If you are a speculator in oil, the current administration is your friend.
 
And when consumer spending figures rise because of those gasoline prices, the media will greet the news as yet another exciting "green shoot." After all, they've been told that consumer spending drives the economy.

It never occurs to them to wonder if all spending is equal.
 
Good comment, Craig. Had not thought of that myself.

Is it not clear to anyone who has taken just a casual look that the USA standard of living floats on a sea of reasonably priced, reliable energy? And yet those geniuses in the Obama administration just don't get it. A lot of the problem is most of them do not really have to worry about such mundane things as paying for utilities or transportation. They have the money and then some so it just isn't a consideration. Joe Sixpak's welfare is the farthest thing from their minds. What they also don't see is that cheap energy is the lifeblood of commerce. Everything is transported by truck, bus, train or airplane. When that cost goes up something has to give.

They're also too much under the influence of the enviro-whackos. I've run into too many of them here in the Pacific Northwest. They see degradation of the environment in everything humans do. Don't water your lawn, don't flush your toilet, homeowners should not own/control the wells they drilled for domestic water, can't use excess runoff to irrigate crops, can't let anyone cut down a tree, and on and on. They are completely off the deep end. But they are well financed and extremely vocal.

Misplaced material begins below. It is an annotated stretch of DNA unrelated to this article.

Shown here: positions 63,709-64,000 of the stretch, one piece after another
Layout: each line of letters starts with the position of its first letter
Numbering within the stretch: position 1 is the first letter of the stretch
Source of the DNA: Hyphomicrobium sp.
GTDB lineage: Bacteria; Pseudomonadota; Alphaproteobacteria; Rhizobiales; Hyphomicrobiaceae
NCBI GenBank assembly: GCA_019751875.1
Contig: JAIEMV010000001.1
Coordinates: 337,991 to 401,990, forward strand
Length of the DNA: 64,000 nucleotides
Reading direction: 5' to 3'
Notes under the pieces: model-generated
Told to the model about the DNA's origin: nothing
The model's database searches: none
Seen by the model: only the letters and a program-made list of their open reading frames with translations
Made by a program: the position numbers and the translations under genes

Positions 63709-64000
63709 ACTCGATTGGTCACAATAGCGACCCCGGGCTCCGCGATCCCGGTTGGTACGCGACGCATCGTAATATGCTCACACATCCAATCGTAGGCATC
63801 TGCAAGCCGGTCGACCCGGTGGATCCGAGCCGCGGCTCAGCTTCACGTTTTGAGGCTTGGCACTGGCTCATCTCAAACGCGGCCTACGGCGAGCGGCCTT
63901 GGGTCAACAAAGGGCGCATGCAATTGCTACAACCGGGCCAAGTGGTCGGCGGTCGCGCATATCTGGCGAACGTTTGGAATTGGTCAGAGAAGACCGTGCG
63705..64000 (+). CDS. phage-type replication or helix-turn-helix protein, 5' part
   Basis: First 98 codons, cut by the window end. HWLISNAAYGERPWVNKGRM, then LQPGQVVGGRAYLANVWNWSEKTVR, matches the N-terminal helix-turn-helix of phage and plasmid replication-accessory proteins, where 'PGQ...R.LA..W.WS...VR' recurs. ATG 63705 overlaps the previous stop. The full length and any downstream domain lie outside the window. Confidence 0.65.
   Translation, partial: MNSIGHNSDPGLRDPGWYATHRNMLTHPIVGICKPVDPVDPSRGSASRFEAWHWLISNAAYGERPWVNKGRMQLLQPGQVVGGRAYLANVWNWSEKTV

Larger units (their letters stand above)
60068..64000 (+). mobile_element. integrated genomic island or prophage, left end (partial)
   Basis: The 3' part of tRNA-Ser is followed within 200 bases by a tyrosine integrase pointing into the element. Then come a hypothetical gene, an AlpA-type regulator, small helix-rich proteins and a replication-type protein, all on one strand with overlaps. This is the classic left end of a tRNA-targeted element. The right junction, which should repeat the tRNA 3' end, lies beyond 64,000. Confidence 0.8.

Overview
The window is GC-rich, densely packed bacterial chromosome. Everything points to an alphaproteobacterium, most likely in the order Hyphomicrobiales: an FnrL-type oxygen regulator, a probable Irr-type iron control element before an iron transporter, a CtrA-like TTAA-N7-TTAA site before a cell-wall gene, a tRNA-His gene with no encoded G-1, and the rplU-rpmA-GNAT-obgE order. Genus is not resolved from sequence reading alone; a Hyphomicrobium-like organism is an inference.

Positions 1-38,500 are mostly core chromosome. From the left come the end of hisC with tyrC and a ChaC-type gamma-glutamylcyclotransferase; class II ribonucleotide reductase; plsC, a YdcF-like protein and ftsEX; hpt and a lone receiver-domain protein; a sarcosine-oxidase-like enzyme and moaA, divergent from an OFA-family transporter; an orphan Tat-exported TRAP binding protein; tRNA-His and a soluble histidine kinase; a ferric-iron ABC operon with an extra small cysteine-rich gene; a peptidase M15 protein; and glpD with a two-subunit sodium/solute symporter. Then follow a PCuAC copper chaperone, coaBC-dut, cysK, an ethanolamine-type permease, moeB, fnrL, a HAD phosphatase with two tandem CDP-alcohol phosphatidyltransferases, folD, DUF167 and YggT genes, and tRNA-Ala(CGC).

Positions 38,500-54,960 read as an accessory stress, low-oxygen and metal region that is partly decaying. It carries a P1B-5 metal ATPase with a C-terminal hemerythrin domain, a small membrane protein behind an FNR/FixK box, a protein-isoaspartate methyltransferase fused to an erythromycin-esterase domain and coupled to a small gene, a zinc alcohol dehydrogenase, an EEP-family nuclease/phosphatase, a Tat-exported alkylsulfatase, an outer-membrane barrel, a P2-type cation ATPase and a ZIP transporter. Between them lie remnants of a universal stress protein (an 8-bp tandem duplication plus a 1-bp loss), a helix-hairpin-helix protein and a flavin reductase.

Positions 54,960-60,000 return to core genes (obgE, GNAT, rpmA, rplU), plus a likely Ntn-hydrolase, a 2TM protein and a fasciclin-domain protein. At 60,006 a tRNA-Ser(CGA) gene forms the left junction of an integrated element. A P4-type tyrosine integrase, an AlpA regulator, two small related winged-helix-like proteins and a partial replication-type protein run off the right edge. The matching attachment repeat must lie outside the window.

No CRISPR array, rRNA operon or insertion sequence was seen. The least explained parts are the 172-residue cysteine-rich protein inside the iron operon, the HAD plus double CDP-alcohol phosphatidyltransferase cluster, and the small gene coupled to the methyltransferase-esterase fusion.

Our only hope is to change Congress in 2010. Without a copmpliant Congress the Obamans will not be able to push their irrational anti capital agenda.
 
Craig - well, what happens is that as people divert more income to paying for the basics (food, fuel, utilities, clothing) they spend less on discretionary and big-ticket items. So that produces the patterns we have seen over the last year and half.
 
I suspect that this all just one last big party on the public dime--somewhere in the back of their minds the political class know it's not sustainable. They know they're toast, if not in the next two years then certainly when Social Security and Medicare blow up. This is just one final pig-out at the public trough. Apre moi, le deluge.

MOM, this is slightly OT, but I've been watching I-bonds vs. T-bonds vs. corporate AAA as an indicator of inflation vs. default vs. another round of "flight to quality". So far, it just looks like a return to normality, although the rate of change is alarming. Any thoughts on the validity of this method?

Link to graph follows:
http://preview.tinyurl.com/nys5kv
 
If anything, this administration appears more dominated by big banks and Goldman Sachs than the last. A lot of it is Congress, although there can be no excuse for the TALF program whatsoever. It's theft.

Theft is Goldman Sach's specialty. Carl loves them. I can see the corruption that is inherent in everything they do. GS orchestrated the last oil price spike too. There is nothing these bastards won't do
 
ICE is also a problem, and Congress will do nothing about it.

Yet *another* product of the wonderful Phil Gramm 2000 bill (passed by almost all of congress and signed by Clinton) that gave us unregulated-forever CDS.

When I think that I ruled out voting for Hillary because of the Clinton record of being in bed with big bankers, I feel that the ironies of the situation are just too much to bear.

Tell me about it.